Attitudes change over time but people need convincing.
uilding trust may be just as important as government mandates in convincing patients of the importance of vaccines, according to a new study.
Researchers analyzed COVID-19 vaccine opposition and how people changed their attitudes during the first three waves of the global pandemic, according to a news release.1
When shots were voluntary, 3.3% of people consistently opposed vaccines. If vaccines were required, resistance grew to 16.5%, said the study2 by Santa Fe Institute researchers Katrin Schmelz, PhD, and Samuel Bowles, PhD, published in the Proceedings of the National Academy of Sciences.
They analyzed three surveys of 2,018 people in Germany from April 2020 to May 2021. The authors said they were not aware of comparable panels of people in other countries, but other studies suggested commonalities with populations in Europe and North America.Over time, many respondents switched from anti-vaccination to pro, even if vaccination was mandated, the news release said. Their attitudes changed when they “had become more convinced of the vaccines’ effectiveness, more trusting in public institutions, and less concerned that a mandate would compromise their freedom.”
Demographic factors like age, gender, and educational levels were irrelevant to who switched.
“What matters is how people think and what they believe. So, to increase and sustain vaccination rates, change people’s beliefs, and build trust,” Schmelz said in the news release. “People have to feel that the guidance they’re getting from the government makes sense and is reliable. And it’s key to get the word out that the vaccines really work.”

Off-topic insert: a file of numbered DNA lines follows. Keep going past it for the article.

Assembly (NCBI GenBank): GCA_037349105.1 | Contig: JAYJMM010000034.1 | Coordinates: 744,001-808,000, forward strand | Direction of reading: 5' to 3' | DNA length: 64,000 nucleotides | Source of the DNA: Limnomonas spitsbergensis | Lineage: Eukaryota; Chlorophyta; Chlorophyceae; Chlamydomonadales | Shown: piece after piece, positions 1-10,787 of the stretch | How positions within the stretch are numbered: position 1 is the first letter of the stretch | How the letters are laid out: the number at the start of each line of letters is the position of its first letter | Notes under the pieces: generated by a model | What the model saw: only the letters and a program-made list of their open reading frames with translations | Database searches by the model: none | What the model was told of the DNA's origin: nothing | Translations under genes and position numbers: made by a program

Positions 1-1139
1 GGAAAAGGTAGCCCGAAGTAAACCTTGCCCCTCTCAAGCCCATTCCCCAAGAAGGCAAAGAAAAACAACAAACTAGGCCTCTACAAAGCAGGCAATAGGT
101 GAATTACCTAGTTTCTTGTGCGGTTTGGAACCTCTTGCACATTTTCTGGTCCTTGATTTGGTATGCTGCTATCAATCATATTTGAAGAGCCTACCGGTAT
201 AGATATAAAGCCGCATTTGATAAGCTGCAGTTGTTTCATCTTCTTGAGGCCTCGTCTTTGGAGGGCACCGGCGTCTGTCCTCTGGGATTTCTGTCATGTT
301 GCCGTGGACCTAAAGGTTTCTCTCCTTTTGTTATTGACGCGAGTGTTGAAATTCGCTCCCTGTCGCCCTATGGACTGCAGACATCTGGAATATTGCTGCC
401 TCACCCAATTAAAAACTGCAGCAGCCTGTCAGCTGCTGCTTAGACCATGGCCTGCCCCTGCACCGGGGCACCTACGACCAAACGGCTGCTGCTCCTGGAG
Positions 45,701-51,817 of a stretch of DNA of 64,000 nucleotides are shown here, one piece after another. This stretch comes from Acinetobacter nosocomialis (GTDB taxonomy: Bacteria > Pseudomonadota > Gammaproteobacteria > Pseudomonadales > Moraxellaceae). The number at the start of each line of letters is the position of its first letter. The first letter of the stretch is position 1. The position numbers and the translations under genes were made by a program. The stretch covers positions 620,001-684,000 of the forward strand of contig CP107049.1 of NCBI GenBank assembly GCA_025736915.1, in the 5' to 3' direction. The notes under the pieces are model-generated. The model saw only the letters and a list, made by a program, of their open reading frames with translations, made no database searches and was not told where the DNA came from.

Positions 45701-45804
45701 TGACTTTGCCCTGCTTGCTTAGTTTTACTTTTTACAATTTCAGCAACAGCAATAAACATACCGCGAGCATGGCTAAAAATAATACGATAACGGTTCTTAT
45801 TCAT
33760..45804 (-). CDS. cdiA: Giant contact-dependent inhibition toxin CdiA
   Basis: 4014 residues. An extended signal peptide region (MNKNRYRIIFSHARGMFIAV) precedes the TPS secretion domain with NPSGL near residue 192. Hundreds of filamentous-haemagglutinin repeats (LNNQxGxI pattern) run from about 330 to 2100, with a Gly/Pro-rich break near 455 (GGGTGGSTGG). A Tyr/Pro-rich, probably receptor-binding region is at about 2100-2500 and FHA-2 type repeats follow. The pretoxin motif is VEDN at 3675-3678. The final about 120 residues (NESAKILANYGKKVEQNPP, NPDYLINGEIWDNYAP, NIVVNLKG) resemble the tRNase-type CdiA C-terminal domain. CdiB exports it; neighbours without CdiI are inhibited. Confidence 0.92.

For future policy, the researchers acknowledged vaccine mandates could undermine trust in government, but still may be needed, the news release said.
“Looking beyond Covid, we might have to take on board that some of the standard tools of public policy — mandates — will backfire if they are experienced as a limit on a person’s freedom rather than a necessity for expanding the freedom of all to lead a more normal life in pandemic times,” Bowles said.
Yet, mandates could contribute to sustaining trust in public institutions, particularly if a still-worse variant emerges in the COVID-19 pandemic.
“Failing to adopt aggressive policies against the pandemic when it is surging is not a way to win trust from the majority who are already vaccinated,” Bowles said.
Lessons from the COVID-19 pandemic may apply to other societal challenges when changes to personal behavior and social interactions are critical to success of public policy, the researchers said.
They gave examples such as climate change, tolerating ethnic diversity or racial and gender equality.
When mandates are used, resistance will be lower if people affected are convinced of the severity of the problem and of the effectiveness of new mandates.